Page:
To assess the ability to detect various types of SVs (i.e., insertions, deletions, inversions, duplications, and translocations) more comprehensively, we further employed GIAB Ashkenazi Trio PacBio CLR datasets (HG002, HG003, and HG004) to assess the recall rates and Mendelian-Discordance-Rates (MDRs). cuteSV and SVIM obtained > 95% mean recall rate, i.e., more than 95% homozygous parental SVs has been confirmed in the offspring (Fig. 3c and Additional file 1: Table S11). cuteSV was 1% lower than SVIM on recall rate; however, we realized that this does not mean a lower sensitivity of cuteSV, but due to that about 15% SVs in parental callsets discovered by SVIM had no genotypes so that they cannot be assessed and decreased the total number of homozygous parental SVs. Meanwhile, the MDR of cuteSV is lowest (7.36%, Fig. 3d and Additional file 1: Table S11), indicating that its callsets were more plausible. The MDRs of SVIM (7.62%) and PBSV (9.25%) are also comparable and much lower than that of Sniffles (17.45%).
SV detection with HG002 ONT PromethION data
A newly published ONT PromethION dataset of the HG002 sample is used for benchmarking the SV callers on ONT data (mean read length, 17335 bp; coverage, 47×, available at ftp://ftp.ncbi.nlm.nih.gov/giab/ftp/data/AshkenazimTrio/HG002_NA24385_son/UCSC_Ultralong_OxfordNanopore_Promethion/). The results (Fig. 4a and Additional file 1: Table S12) suggest that the outperformance of cuteSV (precision, 92.14%; recall, 96.61%; and F1 score, 94.32%) was more obvious than that of the PacBio CLR dataset. It is also worth noting that PBSV crashed for this dataset. On the randomly down-sampled datasets (5×, 10×, and 20×), the outperformance of cuteSV was notable as well. Particularly, cuteSV detected most (85%) of the ground truth SVs only at 10× coverage with high precision (93.07%) and F1 score (88.85%), while the F1 scores of Sniffles, SVIM, and PBSV were at least 7% lower at the same coverage. Moreover, the GT-F1 score of cuteSV was at least 9% higher as well.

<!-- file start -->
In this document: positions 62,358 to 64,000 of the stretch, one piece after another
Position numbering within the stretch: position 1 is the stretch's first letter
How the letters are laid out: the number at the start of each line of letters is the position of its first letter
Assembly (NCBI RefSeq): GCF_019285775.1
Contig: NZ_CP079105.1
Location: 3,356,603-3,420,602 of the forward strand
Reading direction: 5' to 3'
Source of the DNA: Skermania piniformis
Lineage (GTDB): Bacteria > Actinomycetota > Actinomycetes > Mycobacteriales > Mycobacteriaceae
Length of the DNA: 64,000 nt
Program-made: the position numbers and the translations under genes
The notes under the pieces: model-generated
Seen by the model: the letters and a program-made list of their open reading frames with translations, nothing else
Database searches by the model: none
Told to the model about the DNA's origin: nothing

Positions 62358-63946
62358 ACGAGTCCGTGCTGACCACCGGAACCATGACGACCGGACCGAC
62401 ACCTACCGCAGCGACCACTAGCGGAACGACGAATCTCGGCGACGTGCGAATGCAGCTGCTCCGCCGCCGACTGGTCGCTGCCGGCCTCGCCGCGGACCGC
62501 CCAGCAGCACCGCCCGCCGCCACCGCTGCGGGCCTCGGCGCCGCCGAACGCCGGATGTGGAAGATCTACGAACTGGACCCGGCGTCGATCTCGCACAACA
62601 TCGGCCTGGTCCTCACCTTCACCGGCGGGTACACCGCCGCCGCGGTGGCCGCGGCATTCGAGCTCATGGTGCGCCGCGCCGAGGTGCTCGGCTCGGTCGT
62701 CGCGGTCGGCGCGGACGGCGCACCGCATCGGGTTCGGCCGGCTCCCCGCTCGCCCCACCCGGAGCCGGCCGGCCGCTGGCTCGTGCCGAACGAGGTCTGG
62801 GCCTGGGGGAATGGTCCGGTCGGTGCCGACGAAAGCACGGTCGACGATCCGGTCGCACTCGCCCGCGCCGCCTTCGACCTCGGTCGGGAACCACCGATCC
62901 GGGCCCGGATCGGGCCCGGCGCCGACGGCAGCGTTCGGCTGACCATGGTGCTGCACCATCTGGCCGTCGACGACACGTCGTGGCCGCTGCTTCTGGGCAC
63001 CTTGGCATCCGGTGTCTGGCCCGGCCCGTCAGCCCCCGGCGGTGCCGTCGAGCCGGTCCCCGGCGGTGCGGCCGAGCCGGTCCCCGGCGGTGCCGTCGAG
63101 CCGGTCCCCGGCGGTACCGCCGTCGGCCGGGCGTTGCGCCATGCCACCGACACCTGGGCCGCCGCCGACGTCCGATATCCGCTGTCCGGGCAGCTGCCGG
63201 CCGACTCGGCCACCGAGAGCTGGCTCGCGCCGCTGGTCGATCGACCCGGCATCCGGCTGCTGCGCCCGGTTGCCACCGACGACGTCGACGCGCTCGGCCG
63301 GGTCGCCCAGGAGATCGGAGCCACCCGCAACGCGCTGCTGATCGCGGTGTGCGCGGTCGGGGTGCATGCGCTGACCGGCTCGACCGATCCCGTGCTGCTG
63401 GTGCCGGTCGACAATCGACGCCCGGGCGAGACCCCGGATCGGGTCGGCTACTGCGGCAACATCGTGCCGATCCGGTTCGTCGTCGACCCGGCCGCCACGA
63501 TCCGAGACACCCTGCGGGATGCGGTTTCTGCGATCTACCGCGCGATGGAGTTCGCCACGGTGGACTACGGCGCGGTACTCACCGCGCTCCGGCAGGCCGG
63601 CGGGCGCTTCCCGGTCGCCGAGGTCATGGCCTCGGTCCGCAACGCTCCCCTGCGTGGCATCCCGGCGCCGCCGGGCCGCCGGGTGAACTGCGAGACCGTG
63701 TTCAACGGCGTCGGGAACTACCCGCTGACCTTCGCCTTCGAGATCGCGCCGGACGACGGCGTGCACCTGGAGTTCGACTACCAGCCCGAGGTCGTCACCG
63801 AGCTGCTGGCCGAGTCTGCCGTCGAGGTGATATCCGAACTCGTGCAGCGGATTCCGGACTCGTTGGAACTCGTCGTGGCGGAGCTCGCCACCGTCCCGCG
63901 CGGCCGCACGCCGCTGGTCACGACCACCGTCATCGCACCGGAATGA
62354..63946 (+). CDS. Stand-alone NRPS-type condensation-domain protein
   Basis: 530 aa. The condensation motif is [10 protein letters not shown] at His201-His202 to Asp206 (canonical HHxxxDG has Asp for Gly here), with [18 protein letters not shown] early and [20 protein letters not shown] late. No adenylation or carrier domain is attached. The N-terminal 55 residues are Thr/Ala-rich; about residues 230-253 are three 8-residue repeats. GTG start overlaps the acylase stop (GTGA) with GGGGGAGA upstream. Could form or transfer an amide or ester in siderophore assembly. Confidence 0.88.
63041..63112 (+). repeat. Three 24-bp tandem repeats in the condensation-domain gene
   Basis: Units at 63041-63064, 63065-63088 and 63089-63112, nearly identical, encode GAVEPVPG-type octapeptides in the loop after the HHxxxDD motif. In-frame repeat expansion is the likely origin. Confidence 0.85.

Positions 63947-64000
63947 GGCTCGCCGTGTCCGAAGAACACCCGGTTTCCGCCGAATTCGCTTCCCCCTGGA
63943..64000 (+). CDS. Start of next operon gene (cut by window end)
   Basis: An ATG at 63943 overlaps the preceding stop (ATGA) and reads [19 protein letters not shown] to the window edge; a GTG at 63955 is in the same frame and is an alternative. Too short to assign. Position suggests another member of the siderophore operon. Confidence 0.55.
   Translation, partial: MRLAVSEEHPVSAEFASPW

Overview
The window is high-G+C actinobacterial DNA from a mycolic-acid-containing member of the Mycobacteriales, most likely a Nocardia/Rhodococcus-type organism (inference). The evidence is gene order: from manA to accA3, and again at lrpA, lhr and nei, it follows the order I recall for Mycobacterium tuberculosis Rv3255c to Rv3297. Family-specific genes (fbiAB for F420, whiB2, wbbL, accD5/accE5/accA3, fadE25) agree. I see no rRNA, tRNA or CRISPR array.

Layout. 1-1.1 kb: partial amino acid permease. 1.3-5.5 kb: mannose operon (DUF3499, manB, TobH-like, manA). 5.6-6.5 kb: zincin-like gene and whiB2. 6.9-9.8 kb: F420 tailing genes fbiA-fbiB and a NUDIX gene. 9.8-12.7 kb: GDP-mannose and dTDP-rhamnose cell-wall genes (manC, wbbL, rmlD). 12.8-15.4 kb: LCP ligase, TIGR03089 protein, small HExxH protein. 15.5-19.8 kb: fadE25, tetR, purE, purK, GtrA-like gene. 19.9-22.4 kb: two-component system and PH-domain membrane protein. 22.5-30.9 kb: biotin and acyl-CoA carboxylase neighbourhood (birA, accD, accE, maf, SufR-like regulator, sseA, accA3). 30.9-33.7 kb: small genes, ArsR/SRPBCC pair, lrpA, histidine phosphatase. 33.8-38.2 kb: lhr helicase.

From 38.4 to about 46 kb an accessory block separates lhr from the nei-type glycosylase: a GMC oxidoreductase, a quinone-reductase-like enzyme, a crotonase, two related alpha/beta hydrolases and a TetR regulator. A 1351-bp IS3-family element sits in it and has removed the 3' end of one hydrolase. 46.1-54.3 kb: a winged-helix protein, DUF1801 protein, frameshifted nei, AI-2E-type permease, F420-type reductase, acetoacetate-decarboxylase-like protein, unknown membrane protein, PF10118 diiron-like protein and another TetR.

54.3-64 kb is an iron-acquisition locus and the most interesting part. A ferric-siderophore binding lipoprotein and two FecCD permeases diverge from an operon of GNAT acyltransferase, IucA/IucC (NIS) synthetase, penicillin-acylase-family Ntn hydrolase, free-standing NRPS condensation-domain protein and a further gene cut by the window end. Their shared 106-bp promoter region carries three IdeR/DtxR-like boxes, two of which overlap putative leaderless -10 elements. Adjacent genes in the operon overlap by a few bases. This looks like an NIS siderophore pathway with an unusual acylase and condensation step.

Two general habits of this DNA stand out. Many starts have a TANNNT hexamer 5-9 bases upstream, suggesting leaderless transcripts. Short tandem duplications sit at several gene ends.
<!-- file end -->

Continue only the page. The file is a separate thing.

The SV callsets produced by cuteSV from the HG002 PacBio CLR, PacBio CCS and ONT PromethION datasets were compared (having 42,732, 50,056, and 51,563 > 30 bp SV calls, respectively, Fig. 4b, Additional file 1: Fig. S1 and Table S13). Five thousand eight hundred ninety-five SVs (13.80%) of the PacBio CLR callset, 10,889 SVs (21.75%) of the PacBio CCS, and 18,878 SVs (36.61%) of the ONT callset are unique. It is worth noting that 67.18% (3960 of 5895) CLR-only calls and 82.34% (15,545 of 18,878) ONT-only calls are insertions and deletions, respectively. The numbers coincide with previous studies  that more false-positive insertion and deletion calls are likely to be produced with PacBio CLR and ONT datasets, respectively . Moreover, it is also observed that ONT data is more useful to discover large insertions than PacBio CLR data, mainly because of larger read lengths. An example is shown in Additional file 1: Fig. S2. A 6481-bp insertion (breakpoint at chr1:9683994) was only detected in the ONT reads, possibly due to that the PacBio reads in this region are shorter and the aligners cannot align them with such a large insertion, while a large proportion of ONT reads carry significant insertion signals in their CIGARs.